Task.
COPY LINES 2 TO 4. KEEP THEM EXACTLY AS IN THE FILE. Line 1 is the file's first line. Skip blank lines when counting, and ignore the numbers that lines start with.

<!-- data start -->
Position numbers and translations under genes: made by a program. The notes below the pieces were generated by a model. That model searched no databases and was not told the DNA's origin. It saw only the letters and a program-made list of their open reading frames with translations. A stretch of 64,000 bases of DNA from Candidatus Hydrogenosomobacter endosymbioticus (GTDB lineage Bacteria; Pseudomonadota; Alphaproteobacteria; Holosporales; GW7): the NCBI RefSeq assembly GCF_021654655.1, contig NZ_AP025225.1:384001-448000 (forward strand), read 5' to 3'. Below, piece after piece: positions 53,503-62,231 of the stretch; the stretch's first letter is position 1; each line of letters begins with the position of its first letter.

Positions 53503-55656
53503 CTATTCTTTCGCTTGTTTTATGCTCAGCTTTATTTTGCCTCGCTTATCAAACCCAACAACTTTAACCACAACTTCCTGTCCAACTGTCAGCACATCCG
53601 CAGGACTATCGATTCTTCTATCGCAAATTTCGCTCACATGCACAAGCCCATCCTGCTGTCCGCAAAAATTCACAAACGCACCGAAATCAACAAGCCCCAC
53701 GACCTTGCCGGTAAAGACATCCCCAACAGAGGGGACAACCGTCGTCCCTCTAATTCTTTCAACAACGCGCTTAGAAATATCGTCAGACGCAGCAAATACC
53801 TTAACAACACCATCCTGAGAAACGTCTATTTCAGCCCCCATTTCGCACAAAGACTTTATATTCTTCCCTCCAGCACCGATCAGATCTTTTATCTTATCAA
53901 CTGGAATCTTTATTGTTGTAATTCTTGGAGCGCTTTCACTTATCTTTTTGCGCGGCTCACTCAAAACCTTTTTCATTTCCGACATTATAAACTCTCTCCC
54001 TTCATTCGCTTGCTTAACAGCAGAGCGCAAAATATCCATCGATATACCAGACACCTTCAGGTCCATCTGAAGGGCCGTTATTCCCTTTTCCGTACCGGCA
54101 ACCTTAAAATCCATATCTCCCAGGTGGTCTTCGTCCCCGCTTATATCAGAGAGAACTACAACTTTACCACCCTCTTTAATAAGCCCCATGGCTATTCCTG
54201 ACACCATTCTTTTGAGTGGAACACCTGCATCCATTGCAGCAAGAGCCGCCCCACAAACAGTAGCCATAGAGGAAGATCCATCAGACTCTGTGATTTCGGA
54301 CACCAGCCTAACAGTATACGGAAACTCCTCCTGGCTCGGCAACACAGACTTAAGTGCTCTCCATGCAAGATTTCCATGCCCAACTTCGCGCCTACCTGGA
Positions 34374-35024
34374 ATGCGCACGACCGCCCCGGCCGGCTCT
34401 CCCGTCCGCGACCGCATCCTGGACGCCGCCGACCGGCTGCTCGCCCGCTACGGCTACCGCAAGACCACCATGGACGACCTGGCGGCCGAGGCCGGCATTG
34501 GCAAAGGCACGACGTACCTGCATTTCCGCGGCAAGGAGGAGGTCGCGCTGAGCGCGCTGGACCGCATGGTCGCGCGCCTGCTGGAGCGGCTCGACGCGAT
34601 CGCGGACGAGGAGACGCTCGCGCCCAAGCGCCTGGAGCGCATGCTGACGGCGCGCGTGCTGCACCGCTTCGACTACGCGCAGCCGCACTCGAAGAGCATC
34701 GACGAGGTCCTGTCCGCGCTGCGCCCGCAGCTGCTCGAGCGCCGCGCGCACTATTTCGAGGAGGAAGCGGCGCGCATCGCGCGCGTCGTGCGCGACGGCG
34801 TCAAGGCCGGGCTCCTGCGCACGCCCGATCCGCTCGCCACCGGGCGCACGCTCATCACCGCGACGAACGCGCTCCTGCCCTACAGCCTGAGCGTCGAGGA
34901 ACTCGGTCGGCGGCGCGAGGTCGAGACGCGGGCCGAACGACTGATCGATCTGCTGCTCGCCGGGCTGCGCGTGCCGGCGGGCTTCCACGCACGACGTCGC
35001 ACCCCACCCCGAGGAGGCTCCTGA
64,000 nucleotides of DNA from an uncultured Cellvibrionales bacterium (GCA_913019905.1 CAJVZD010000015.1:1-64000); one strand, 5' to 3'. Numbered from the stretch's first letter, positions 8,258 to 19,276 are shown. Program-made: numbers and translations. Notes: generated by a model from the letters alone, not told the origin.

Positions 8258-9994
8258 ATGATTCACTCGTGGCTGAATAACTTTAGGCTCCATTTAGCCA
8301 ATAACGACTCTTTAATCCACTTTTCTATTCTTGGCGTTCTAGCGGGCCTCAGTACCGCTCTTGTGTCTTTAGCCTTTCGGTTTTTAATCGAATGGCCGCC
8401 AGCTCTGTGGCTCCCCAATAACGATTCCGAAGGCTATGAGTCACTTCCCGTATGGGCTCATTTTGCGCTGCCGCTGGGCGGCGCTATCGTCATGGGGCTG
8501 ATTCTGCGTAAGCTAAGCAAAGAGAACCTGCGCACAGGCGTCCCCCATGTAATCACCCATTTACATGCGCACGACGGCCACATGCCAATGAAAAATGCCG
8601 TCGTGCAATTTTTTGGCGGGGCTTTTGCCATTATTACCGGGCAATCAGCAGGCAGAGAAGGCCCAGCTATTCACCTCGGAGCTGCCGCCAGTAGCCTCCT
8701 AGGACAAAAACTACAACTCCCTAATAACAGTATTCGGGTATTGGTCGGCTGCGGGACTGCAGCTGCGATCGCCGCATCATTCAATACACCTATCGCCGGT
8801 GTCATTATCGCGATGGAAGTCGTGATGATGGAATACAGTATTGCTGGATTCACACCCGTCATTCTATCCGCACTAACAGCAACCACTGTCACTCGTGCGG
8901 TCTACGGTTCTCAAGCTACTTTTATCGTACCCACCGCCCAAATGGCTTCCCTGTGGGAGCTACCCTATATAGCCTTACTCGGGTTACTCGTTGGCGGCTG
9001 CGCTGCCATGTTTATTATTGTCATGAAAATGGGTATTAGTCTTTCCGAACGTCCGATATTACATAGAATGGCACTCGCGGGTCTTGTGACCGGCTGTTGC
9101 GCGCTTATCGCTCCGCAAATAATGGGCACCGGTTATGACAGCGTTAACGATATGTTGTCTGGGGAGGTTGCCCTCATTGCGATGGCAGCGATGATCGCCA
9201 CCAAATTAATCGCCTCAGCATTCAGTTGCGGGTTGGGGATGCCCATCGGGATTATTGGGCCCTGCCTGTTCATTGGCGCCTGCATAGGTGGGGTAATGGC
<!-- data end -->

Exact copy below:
Positions 53503-55656
53503 CTATTCTTTCGCTTGTTTTATGCTCAGCTTTATTTTGCCTCGCTTATCAAACCCAACAACTTTAACCACAACTTCCTGTCCAACTGTCAGCACATCCG
53601 CAGGACTATCGATTCTTCTATCGCAAATTTCGCTCACATGCACAAGCCCATCCTGCTGTCCGCAAAAATTCACAAACGCACCGAAATCAACAAGCCCCAC